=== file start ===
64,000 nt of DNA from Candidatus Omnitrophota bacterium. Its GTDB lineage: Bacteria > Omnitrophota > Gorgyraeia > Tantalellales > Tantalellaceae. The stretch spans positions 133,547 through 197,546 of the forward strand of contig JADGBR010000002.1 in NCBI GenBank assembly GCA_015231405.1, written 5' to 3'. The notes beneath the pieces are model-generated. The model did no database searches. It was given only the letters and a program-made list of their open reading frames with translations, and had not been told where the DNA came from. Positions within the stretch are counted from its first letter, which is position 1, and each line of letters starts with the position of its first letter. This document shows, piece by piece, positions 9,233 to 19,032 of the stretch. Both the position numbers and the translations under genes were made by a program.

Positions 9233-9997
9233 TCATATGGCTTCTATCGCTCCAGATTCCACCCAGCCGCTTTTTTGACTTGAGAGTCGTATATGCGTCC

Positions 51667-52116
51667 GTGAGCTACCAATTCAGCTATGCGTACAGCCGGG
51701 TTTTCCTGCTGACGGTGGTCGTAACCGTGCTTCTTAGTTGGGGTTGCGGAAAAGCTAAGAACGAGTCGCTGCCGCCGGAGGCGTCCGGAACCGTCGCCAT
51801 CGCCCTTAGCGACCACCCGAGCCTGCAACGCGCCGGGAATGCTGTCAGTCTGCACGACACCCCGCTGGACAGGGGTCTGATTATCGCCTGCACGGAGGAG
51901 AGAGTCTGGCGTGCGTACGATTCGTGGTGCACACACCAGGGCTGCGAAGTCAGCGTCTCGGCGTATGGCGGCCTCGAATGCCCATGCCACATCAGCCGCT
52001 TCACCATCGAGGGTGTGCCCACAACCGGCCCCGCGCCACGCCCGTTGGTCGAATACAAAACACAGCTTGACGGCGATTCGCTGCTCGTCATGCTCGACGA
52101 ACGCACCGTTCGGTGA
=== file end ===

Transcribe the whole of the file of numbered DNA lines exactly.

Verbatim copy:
64,000 nt of DNA from Candidatus Omnitrophota bacterium. Its GTDB lineage: Bacteria > Omnitrophota > Gorgyraeia > Tantalellales > Tantalellaceae. The stretch spans positions 133,547 through 197,546 of the forward strand of contig JADGBR010000002.1 in NCBI GenBank assembly GCA_015231405.1, written 5' to 3'. The notes beneath the pieces are model-generated. The model did no database searches. It was given only the letters and a program-made list of their open reading frames with translations, and had not been told where the DNA came from. Positions within the stretch are counted from its first letter, which is position 1, and each line of letters starts with the position of its first letter. This document shows, piece by piece, positions 9,233 to 19,032 of the stretch. Both the position numbers and the translations under genes were made by a program.

Positions 9233-9997
9233 TCATATGGCTTCTATCGCTCCAGATTCCACCCAGCCGCTTTTTTGACTTGAGAGTCGTATATGCGTCC

Positions 51667-52116
51667 GTGAGCTACCAATTCAGCTATGCGTACAGCCGGG
51701 TTTTCCTGCTGACGGTGGTCGTAACCGTGCTTCTTAGTTGGGGTTGCGGAAAAGCTAAGAACGAGTCGCTGCCGCCGGAGGCGTCCGGAACCGTCGCCAT
51801 CGCCCTTAGCGACCACCCGAGCCTGCAACGCGCCGGGAATGCTGTCAGTCTGCACGACACCCCGCTGGACAGGGGTCTGATTATCGCCTGCACGGAGGAG
51901 AGAGTCTGGCGTGCGTACGATTCGTGGTGCACACACCAGGGCTGCGAAGTCAGCGTCTCGGCGTATGGCGGCCTCGAATGCCCATGCCACATCAGCCGCT
52001 TCACCATCGAGGGTGTGCCCACAACCGGCCCCGCGCCACGCCCGTTGGTCGAATACAAAACACAGCTTGACGGCGATTCGCTGCTCGTCATGCTCGACGA
52101 ACGCACCGTTCGGTGA